Educator and civil rights activist Mary McLeod Bethune made history as the first Black person to have a state-commissioned statue in the U.S. Capitol's Statuary Hall, when her statue replaced that of a Confederate general.
The larger-than-life marble figure was unveiled in Bethune's home state of Florida in October. It will remain on display in Daytona Beach until taking its place in the nation's capital in early 2022, according to Florida Democratic U.S. Rep. Kathy Castor.
Bethune, the daughter of formerly enslaved people, was an influential educator and activist who — among her many accomplishments — founded the National Council of Negro Women, advised multiple U.S. presidents and created a boarding school for Black children that would later become Bethune-Cookman University in Daytona Beach.
Bethune-Cookman University is one of the black colleges supported by the Black College Fund which provides financial support to maintain solid, challenging academic programs; strong faculties; and well-equipped facilities.
The 11-foot statue, which weighs more than 6,000 lbs., was sculpted out of the largest (and last) piece of statuary marble from Michelangelo's quarry in Italy. It was created by artist Nilda Comas, who was chosen from a field of 1,600 applicants and is the first Hispanic master sculptor to create a statue for the National Statuary Hall State Collection.
"Dr. Bethune embodies the very best of the Sunshine State. Floridians and all Americans can take great pride in being represented by the great educator and civil rights icon," Castor said. "I am glad that she is being rightfully recognized here in Florida before she travels to her place of honor and recognition by all of America in the U.S. Capitol."
The statue depicts Bethune wearing a cap and gown and a pearl necklace, holding a black rose in one hand and a walking stick in the other. She's standing in front of a stack of books, with a warm smile and what one local reporter described as eyes that "capture wisdom [and] kindness."
The base of the pedestal is inscribed with her name, her home state, birth and death dates, as well as one of her most famous quotes: "Invest in the human soul. Who knows, it may be a diamond in the rough."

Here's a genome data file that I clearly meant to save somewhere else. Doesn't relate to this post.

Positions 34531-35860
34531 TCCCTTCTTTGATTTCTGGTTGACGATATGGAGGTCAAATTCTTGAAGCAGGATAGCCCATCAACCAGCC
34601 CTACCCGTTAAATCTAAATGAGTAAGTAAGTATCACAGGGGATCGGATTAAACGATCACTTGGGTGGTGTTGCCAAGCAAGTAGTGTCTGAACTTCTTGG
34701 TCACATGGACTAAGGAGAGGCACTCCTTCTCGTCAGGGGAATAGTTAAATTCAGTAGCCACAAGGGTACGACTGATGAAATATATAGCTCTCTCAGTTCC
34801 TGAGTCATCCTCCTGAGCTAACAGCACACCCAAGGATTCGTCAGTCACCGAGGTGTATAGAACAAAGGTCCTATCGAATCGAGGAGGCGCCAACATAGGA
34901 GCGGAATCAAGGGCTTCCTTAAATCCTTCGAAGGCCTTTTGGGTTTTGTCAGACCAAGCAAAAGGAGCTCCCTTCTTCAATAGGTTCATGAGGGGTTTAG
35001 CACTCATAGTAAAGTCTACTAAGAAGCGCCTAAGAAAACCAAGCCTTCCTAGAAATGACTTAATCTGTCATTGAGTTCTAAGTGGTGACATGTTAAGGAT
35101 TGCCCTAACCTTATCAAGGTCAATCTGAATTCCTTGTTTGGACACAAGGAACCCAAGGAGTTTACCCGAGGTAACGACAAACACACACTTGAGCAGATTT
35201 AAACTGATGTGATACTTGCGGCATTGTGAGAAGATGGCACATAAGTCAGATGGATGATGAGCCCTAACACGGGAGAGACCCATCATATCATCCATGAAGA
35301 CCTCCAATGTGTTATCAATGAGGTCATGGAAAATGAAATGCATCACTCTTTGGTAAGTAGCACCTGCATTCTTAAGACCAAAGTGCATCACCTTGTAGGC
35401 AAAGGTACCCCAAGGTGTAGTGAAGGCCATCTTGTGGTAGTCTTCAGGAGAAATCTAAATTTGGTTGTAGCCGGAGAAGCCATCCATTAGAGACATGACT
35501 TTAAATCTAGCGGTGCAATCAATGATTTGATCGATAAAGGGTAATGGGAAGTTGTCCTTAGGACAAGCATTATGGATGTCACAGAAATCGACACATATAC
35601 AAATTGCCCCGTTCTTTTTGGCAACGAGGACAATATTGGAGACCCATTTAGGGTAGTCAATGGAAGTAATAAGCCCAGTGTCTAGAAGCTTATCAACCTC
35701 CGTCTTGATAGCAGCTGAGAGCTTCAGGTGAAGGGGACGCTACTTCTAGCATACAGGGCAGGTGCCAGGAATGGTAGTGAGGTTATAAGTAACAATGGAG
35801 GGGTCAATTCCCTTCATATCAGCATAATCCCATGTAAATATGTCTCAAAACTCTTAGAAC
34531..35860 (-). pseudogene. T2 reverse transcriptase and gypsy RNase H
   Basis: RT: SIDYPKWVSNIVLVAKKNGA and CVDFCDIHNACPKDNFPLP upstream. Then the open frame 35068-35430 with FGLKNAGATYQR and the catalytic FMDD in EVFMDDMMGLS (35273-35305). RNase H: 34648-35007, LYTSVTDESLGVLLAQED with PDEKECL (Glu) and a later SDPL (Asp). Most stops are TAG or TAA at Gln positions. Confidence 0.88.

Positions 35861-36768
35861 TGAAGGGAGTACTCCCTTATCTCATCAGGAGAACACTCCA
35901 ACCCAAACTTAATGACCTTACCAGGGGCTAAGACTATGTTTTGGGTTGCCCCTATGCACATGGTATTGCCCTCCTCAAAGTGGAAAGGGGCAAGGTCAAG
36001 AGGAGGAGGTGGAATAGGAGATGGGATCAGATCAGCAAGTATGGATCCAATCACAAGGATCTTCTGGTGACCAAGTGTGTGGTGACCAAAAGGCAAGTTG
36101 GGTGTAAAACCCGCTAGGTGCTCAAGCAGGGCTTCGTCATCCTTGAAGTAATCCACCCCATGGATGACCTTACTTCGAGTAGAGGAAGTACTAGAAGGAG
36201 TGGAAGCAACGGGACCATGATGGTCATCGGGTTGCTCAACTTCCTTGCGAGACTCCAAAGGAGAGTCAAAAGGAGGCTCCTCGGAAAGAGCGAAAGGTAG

These symbols each speak to an element of Bethune's life and legacy, the nonprofit explains.
The cap and gown represent her lifelong commitment to education, and the stack of books symbolizes her focus on expanding education for women and people of color specifically. The spines bear words from her one of her famous writings, her last will and testament: love, faith, racial dignity, courage, peace and "a thirst for education."
Bethune collected walking sticks during her lifetime, reportedly seeing them as symbols of refinement and leadership. The walking stick depicted in the statue is modeled after a gift she received from President Franklin Roosevelt, with whom she worked closely.
The black rose represents Bethune's work in education, as well as her belief that "loving thy neighbor" required interracial, inter-religious and international brotherhood, according to the nonprofit.
There are just four other Black Americans represented in statues throughout the Capitol (and about a dozen others in paintings and murals): Frederick Douglass, Rosa Parks, Sojourner Truth and Dr. Martin Luther King Jr.
excerpt from a story by Rachel Treisman, NPR, WPLN News website
One of seven apportioned giving opportunities of The United Methodist Church, the Black College Fund provides financial support to maintain solid, challenging academic programs; strong faculties; and well-equipped facilities at 11 United Methodist-related historically black colleges and universities. Please encourage your leaders and congregations to support the Black College Fund apportionment at 100 percent.